HELENA — Although Montana is a vast, rural state it is performing better than the majority of the country for vaccination efforts.
As of Monday Feb. 15, 181,572 doses of the COVID-19 vaccine have been administered in the state. 52,453 Montanans are considered fully vaccinated having received their second dose, roughly 4.9 percent of the population of the state.
Montana ranks 16th among all states for full vaccination.Neighboring states of North Dakota and South Dakota have a larger percent of their population vaccinated, sitting at 6.2 percent (ND) and 5.7 percent (SD). North Dakota is currently 3rd in the nation for states that have fully vaccinated their population while South Dakota is ranked 5th. Idaho is ranked 48th in the nation for fully vaccinated population at just 3.2 percent.
The Centers for Disease Control and Prevention have yet to officially release what percentage of the population needs to be vaccinated to reach herd immunity against COVID-19. Dr. Anthony Fauci has estimated that herd immunity could need from 70 to more than 90 percent of the population vaccinated.
According to state and local officials, the biggest challenge for Montana’s vaccination performance right now is the federal vaccination doses.
“Despite the great progress we’re making, we aren’t receiving adequate doses from the federal government. Unfortunately, Montana continues to receive one of the smallest allotments of doses per capita in the country,” said Governor Greg Gianforte in a February news conference.
Montana ranks 45th among states in terms of vaccines allocated, per capita, by the federal government. Montana began releasing a compiled version of its COVID vaccination data on January 19. The total number of doses given has slowly increased over the past month, with the week of February 9 through February 15 resulting in 41,502 doses administered.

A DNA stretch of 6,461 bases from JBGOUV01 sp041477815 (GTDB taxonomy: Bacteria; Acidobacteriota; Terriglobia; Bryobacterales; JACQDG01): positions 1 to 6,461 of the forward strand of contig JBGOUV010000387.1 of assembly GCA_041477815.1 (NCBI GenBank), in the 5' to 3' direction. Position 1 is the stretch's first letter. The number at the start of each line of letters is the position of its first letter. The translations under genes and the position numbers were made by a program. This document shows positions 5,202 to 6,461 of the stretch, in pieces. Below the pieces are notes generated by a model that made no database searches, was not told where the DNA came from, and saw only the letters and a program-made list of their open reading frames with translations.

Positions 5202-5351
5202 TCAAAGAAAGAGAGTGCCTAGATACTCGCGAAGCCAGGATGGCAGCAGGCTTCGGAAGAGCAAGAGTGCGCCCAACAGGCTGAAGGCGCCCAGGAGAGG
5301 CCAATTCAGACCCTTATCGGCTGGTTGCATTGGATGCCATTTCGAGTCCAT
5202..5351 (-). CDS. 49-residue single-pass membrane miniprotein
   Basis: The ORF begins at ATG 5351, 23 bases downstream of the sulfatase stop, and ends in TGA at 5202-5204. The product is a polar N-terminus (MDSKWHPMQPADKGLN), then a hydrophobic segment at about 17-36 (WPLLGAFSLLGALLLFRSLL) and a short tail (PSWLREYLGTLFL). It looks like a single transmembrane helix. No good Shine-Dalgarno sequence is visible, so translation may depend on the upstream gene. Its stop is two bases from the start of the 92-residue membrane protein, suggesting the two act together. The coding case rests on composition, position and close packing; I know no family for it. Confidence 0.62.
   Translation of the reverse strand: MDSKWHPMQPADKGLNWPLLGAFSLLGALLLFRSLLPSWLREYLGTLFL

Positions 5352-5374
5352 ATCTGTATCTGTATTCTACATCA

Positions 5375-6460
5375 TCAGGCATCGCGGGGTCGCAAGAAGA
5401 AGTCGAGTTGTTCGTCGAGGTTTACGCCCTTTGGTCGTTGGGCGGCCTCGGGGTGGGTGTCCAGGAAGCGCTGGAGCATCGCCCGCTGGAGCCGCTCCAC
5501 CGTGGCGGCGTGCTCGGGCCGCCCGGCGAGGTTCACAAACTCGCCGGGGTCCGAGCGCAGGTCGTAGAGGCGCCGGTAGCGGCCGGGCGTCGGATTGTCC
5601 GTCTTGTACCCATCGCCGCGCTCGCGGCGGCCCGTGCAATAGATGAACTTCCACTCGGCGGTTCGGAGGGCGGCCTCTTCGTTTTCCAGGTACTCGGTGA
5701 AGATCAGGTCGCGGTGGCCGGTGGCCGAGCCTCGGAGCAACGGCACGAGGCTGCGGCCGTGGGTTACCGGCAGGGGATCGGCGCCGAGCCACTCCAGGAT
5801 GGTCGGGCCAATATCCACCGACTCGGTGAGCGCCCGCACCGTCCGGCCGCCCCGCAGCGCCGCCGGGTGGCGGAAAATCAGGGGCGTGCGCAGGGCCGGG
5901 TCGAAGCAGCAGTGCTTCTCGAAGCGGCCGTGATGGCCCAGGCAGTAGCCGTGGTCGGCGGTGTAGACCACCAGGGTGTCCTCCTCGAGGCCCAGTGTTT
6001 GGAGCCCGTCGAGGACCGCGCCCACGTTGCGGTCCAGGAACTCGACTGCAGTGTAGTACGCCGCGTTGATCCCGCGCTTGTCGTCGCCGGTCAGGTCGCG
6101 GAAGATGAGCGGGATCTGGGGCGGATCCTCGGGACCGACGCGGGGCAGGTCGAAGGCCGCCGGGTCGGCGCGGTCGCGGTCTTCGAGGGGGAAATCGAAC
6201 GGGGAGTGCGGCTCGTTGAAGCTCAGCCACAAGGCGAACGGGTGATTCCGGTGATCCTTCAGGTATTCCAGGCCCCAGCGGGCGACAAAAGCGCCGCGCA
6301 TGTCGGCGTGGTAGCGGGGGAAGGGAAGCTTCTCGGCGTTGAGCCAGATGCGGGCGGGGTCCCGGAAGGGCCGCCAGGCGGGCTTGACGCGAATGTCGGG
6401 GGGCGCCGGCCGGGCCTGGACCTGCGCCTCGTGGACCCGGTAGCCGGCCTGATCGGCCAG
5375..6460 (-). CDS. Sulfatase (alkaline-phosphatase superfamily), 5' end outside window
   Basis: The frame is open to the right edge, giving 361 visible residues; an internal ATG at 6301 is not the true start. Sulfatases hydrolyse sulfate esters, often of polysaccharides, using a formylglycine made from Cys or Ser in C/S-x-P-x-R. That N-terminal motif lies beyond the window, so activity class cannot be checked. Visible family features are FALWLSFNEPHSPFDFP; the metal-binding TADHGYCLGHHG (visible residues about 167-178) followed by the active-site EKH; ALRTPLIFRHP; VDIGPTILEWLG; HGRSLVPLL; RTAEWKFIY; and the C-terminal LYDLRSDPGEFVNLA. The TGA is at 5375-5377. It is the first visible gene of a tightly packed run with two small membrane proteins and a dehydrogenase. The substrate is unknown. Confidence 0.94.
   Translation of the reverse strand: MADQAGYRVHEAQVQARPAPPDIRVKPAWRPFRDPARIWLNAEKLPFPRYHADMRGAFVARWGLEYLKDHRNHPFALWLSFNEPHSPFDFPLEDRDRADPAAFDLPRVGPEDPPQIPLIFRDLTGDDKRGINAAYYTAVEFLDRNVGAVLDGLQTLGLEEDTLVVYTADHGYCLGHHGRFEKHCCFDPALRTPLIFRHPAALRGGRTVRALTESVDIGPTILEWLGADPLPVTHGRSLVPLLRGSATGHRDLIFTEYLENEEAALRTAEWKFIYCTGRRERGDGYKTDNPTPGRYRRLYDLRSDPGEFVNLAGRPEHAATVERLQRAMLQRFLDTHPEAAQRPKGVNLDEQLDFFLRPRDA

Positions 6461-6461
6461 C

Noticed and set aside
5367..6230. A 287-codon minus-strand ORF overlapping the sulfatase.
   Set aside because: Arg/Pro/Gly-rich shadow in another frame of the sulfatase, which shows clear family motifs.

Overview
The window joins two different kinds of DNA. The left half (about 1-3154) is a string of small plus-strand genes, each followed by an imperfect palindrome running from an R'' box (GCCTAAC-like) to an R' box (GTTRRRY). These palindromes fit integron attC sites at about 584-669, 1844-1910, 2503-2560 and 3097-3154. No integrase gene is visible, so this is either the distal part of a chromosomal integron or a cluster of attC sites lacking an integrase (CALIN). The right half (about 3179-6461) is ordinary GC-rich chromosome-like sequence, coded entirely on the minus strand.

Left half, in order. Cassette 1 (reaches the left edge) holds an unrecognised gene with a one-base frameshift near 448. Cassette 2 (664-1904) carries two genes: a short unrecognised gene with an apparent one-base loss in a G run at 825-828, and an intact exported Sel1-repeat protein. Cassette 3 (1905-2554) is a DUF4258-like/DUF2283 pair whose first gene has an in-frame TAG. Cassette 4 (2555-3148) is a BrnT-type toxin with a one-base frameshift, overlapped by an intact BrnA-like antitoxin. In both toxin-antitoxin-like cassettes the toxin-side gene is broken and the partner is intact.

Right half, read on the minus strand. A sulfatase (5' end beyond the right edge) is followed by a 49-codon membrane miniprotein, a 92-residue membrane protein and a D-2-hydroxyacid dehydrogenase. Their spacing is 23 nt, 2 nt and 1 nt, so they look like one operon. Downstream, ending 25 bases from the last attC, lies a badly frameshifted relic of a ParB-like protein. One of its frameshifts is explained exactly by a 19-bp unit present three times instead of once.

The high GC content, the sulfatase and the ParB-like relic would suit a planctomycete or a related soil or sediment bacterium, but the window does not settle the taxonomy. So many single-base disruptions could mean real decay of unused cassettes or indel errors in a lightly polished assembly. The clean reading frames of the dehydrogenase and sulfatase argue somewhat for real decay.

State and local health care experts say Montana could realistically be administering at least twice if not three times the number of doses, were they those shots made available to them.
Gov. Gianforte has called upon President Biden to increase the number of doses the state receives each week.
“This week Montana administered 8,000 doses in one day, roughly half of our weekly federal supply of first doses. We are prepared to administer at least three times as many doses than our current allocation,” Gianforte wrote in a letter to the president.
However, Gianforte is far from alone in his call for more vaccine doses. Most governors have now called upon the federal government for more doses to be sent to their state. The problem is there just isn’t the vaccination supply to meet the enormous demand.
Both Moderna and Pfizer are reportedly producing their vaccines at full capacity, which is between 12 to 18 million doses a week. There is no significant reserve of vaccine doses to speak of and right now,vaccines are being shipped out as they are manufactured.
There is some light on the horizon though. Johnson and Johnson has asked the Food and Drug Administration for emergency Emergency Use Authorization of their single shot vaccine. They’re expected to receive approval by the end of February.
The Johnson and Johnson’s single shot vaccine will greatly increase the number of individuals vaccinated each week. However, data from the company has indicated it has a 66 percent efficacy rate, which is far less than that of the Moderna and Pfizer two dose vaccines that are both over 90 percent efficacy.